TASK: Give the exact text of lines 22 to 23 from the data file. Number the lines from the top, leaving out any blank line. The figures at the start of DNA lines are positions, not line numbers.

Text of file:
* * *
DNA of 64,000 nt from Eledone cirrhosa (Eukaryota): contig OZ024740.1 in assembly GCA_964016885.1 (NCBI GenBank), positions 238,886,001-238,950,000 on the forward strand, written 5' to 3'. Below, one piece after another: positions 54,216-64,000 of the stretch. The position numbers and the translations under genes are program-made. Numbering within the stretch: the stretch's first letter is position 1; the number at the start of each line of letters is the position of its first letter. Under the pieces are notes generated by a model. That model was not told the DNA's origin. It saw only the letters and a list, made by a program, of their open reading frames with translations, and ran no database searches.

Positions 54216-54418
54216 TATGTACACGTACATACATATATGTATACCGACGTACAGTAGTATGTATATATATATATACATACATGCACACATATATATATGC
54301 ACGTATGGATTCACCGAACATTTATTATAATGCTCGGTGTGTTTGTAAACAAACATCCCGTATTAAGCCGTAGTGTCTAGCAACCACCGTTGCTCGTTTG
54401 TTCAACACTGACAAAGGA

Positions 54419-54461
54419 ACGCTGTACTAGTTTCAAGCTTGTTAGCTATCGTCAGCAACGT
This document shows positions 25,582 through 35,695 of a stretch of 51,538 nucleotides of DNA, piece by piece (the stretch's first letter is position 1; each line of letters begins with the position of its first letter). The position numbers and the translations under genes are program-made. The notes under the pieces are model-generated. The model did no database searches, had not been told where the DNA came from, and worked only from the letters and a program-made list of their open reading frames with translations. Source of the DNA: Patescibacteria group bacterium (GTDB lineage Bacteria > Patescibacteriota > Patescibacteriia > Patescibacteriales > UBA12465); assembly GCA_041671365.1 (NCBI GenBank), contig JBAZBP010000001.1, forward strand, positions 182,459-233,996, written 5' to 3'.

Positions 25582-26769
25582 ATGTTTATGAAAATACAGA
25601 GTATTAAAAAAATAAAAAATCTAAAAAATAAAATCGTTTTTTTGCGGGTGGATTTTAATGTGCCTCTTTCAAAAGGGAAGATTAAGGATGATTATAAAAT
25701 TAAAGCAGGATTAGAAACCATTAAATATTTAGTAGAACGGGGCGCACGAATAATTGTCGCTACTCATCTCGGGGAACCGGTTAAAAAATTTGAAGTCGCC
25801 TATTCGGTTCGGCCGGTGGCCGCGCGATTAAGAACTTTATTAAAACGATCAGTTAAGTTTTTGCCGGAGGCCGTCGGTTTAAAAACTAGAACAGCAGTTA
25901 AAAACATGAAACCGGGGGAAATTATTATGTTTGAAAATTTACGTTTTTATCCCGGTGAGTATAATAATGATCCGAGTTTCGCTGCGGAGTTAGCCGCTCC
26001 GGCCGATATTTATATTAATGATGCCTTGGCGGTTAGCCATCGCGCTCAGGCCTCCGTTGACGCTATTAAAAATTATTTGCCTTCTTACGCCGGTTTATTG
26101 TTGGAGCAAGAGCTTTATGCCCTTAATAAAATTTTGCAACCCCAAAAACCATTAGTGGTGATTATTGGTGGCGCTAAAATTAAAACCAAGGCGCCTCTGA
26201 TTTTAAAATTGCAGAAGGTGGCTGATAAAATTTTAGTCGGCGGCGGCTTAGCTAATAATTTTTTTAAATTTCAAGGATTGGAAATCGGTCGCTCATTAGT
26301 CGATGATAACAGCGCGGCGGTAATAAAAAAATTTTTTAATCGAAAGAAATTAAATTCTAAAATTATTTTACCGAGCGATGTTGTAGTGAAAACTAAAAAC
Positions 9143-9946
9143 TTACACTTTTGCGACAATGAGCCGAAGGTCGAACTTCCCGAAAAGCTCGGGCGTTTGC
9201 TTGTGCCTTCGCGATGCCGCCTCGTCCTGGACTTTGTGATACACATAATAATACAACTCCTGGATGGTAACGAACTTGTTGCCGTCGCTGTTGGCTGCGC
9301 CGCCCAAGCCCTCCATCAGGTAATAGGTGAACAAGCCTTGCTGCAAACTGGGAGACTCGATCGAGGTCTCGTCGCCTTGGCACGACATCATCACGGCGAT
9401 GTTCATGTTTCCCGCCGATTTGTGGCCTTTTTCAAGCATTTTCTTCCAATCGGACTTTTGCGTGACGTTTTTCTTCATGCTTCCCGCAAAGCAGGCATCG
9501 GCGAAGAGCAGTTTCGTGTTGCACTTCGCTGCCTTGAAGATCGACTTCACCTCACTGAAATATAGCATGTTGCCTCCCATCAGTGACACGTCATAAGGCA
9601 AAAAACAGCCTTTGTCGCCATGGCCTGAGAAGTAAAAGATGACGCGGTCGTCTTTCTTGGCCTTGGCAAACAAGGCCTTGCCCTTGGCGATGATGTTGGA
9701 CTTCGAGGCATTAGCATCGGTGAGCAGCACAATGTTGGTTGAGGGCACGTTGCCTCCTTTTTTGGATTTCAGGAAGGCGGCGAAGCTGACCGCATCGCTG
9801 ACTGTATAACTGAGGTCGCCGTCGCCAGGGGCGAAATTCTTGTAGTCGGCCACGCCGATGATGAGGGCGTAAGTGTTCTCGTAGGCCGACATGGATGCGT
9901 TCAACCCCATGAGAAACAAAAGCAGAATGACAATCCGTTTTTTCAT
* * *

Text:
9301 CGCCCAAGCCCTCCATCAGGTAATAGGTGAACAAGCCTTGCTGCAAACTGGGAGACTCGATCGAGGTCTCGTCGCCTTGGCACGACATCATCACGGCGAT
9401 GTTCATGTTTCCCGCCGATTTGTGGCCTTTTTCAAGCATTTTCTTCCAATCGGACTTTTGCGTGACGTTTTTCTTCATGCTTCCCGCAAAGCAGGCATCG